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Korea’s overseas medical projects help foreigners deal with COVID-19
  • By Shim Hyun-tai
  • Published 2020.04.06 18:07
  • Updated 2020.04.06 18:07
  • comments 0

As the demand rises for the Korean healthcare sector’s overseas advance amid the COVID-19 pandemic, the Korea Health Industry Development Institute (KHIDI)’s customized support system is also bearing results, the state-invested organization said.

A case in point is the project called the Seegene Medical Foundation – Korean Clinical Laboratories (SKL), jointly run by Seegene and Medical Partners Korea (MPK), it said.

SKL will conduct diagnostic tests on symptomatic people in Kazakhstan along with the local health authorities like the state examination agency designated by the Central Asian country, beginning from March 26. Earlier, KHIDI selected SKL for undertaking overseas medical advancement project and has been providing support for the project operators.

MPK opened a general hospital in the country’s capital, Almaty, in October 2018, and has been treating about 20,000 patients.

To upgrade its diagnosing capacity to the Korean level, MPK opened SKL within the hospital in partnership with Seegene, which specializing in diagnosis on contract. The team has been providing high-quality diagnostic tests for more than 30 local hospitals, clinics, and insurance companies.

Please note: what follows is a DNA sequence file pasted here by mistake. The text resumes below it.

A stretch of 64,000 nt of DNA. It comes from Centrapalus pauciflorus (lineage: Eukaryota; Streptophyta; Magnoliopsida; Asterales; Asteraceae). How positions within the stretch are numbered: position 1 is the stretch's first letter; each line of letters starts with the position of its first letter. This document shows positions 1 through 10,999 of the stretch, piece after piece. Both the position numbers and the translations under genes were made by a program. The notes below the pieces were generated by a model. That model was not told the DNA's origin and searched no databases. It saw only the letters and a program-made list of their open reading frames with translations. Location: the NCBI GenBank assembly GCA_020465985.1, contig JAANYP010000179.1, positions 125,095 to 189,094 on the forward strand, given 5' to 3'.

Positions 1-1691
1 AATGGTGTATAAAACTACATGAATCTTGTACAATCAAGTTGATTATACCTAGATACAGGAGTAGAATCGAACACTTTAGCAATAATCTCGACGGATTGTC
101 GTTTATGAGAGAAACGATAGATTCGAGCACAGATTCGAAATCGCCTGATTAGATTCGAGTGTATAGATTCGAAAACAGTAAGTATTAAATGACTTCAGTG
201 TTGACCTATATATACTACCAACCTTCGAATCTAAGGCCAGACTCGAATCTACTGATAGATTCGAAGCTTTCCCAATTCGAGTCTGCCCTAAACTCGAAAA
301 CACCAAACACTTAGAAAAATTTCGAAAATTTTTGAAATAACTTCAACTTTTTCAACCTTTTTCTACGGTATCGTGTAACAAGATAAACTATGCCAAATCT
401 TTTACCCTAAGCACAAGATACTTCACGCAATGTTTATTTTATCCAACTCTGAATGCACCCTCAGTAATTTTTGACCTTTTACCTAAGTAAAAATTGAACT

Seegene Medical Foundation and MPK were selected for Korea’s medical overseas advancement project to lead the expansion of the Korean medical package, which includes medical service, pharmaceuticals, and medical information technology.

The agreement was signed after consulting the details and with the Kazakhstan government and licensing authorities with the active support of the KHIDI branch in Kazakhstan.

Kazakhstan’s health authorities instructed to commission SKL for testing COVID-19 in Almaty in February to protect their people from the COVID-19 infections, acknowledging its problems, such as lack of special facilities and specialized personnel, reagents, and equipment for inspection and made the decision.

Kazakhstan lacked specialized molecular diagnostics test centers with biosafety level 2 as graded by the U.S. Clinical Laboratory Improvement Amendments (CLIA).

Starting with the contract, MPK and Seegene Medical Foundation will not only expand the export of diagnostic kits but also contribute to creating social value through national health and medical cooperation and the supply of advanced technology from Korea.

The companies are planning to expand their business in Russia and major cities as the Moon Jae-in government categorized as the “new northern region.”

“The agreement is significant as Korea successfully exported healthcare equipment and technology, and diagnostic reagents, to a nation that lacks early diagnosis capabilities and infrastructure amid the pandemic,” KHIDI Manager Chung Hye-won said.


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